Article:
How many complex roots does #6x^5+x^4-3=0# have?
How many real and/or complex roots does it have?
Here is the graph:
It appears that the function crosses the x-axis exactly once. That would mean that the equation has 1 real and 4 imaginary (complex) solutions.
I consulted WolframAlpha to be sure, but then I also decided to try out Descartes' Rule of Signs! (an oldie but goodie)
f(x) goes + + - in terms of its "signs" on the terms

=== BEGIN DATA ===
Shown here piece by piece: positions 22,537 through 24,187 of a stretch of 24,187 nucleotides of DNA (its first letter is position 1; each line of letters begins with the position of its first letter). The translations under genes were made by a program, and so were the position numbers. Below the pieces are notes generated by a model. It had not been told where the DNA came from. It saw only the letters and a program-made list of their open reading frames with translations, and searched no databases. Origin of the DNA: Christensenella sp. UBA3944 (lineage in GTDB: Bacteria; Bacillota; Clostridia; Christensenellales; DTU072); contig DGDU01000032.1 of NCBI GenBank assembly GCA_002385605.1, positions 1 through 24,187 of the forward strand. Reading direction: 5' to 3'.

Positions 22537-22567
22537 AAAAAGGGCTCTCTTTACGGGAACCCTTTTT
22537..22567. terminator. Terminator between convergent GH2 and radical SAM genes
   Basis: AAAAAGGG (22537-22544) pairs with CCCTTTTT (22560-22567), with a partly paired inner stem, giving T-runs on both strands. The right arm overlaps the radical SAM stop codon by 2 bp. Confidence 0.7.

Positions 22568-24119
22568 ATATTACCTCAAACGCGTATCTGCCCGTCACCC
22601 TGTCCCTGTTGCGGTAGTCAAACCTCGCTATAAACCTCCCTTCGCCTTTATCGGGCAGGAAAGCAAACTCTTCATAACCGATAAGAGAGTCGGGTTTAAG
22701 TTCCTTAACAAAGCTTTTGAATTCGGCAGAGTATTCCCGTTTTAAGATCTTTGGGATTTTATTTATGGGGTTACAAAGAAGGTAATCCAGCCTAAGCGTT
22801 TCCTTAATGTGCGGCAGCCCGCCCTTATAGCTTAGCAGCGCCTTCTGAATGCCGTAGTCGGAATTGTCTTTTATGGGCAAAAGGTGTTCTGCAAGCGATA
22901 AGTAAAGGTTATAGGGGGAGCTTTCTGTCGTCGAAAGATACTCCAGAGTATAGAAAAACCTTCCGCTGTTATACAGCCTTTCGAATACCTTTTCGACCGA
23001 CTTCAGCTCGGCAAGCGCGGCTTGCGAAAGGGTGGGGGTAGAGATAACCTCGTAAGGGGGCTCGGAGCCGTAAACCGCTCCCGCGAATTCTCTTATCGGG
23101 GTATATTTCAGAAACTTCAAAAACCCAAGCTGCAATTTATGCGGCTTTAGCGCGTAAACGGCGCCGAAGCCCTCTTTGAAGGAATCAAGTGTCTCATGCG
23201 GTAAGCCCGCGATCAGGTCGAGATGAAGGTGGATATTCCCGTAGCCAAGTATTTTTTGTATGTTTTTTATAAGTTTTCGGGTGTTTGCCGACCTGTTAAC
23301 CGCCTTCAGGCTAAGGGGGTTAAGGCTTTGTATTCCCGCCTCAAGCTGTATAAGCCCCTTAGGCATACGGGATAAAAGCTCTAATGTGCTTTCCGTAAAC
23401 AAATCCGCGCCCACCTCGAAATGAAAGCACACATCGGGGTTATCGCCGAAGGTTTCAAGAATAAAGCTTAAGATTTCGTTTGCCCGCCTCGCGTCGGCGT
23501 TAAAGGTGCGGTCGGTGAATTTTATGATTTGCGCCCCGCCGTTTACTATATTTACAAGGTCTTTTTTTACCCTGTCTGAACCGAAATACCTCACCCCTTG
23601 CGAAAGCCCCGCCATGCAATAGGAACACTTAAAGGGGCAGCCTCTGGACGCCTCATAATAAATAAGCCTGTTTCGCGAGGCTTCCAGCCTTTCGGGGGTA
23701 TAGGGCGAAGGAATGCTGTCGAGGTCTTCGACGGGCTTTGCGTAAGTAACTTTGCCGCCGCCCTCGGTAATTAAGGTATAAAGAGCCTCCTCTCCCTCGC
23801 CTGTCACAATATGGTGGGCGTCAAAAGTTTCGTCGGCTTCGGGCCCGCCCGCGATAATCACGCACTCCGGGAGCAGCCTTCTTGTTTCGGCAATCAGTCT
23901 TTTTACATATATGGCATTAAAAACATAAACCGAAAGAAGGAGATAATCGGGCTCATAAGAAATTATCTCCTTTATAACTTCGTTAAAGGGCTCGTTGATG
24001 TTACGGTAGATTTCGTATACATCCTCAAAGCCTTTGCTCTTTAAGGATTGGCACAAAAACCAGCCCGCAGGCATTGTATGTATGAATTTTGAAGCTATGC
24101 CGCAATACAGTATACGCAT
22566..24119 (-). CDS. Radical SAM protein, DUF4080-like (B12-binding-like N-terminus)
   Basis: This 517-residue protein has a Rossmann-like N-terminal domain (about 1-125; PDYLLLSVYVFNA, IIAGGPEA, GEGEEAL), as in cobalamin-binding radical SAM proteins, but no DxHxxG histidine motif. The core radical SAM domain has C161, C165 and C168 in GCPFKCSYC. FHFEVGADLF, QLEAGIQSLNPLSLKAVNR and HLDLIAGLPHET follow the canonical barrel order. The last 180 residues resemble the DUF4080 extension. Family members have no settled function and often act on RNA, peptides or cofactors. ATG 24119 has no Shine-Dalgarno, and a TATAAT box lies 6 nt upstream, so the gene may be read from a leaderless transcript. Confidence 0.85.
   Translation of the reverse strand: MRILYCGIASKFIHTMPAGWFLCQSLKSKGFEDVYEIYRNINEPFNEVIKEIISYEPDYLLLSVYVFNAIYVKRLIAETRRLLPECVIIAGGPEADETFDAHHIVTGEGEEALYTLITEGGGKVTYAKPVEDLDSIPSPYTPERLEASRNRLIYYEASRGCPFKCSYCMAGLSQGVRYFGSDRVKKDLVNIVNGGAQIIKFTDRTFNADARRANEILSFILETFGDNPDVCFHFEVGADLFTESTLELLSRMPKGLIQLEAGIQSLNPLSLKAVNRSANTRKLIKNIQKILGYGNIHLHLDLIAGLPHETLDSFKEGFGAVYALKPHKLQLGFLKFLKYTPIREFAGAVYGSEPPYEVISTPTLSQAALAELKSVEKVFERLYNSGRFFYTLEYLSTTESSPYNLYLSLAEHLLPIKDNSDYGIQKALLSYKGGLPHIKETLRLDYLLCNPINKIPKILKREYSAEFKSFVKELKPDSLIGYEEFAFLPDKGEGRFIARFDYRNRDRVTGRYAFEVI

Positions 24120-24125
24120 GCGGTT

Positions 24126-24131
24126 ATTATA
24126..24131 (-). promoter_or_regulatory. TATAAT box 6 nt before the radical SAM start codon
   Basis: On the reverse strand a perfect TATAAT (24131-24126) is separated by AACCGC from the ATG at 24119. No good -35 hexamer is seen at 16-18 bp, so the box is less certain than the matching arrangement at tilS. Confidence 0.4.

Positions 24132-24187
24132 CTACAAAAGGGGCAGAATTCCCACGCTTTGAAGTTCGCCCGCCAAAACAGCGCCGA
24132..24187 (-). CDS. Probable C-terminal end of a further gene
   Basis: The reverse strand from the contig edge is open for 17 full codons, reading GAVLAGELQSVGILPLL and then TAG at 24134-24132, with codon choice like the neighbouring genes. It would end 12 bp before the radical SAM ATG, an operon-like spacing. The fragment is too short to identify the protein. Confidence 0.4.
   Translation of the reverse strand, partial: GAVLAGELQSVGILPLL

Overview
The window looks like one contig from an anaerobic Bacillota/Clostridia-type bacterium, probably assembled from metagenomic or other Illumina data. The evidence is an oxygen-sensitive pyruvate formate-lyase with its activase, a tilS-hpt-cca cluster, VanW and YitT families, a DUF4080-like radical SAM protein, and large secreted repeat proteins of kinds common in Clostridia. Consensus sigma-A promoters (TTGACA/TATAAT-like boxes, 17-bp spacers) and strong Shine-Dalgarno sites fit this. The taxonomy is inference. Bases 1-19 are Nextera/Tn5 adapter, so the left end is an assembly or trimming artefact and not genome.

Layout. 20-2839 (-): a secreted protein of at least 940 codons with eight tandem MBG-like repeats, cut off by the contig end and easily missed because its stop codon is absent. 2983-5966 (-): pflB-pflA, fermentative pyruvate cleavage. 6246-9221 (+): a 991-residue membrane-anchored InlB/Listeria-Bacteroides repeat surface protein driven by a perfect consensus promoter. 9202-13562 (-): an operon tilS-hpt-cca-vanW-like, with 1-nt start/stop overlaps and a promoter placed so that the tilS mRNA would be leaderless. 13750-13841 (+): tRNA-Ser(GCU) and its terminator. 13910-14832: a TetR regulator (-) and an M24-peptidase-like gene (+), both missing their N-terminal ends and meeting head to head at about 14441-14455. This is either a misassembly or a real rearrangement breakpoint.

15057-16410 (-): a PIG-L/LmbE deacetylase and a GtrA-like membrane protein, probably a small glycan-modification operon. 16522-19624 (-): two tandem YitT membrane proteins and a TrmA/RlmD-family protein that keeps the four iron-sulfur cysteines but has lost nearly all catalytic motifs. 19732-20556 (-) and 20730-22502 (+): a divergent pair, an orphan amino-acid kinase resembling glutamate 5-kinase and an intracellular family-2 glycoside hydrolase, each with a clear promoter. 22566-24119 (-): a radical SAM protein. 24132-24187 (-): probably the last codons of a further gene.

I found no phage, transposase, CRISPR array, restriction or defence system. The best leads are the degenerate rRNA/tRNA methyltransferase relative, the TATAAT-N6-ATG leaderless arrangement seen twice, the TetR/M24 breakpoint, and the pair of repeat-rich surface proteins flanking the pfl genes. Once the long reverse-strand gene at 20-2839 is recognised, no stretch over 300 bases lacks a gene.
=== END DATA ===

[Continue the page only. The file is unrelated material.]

This pattern shows just one sign change from + to -, so this predicts that there will be exactly ONE positive, real zero.
f(-x) would be - + - showing 2 sign changes. This predicts either 2 or 0 negative real zeros. Since the graph reveals 0 negative real zeros, then we must have 1 positive real zero, 0 negative real zeros, and 4 complex zeros. Phew!
Here is a link to Purple Math for a little more explanation of this idea...Purple Math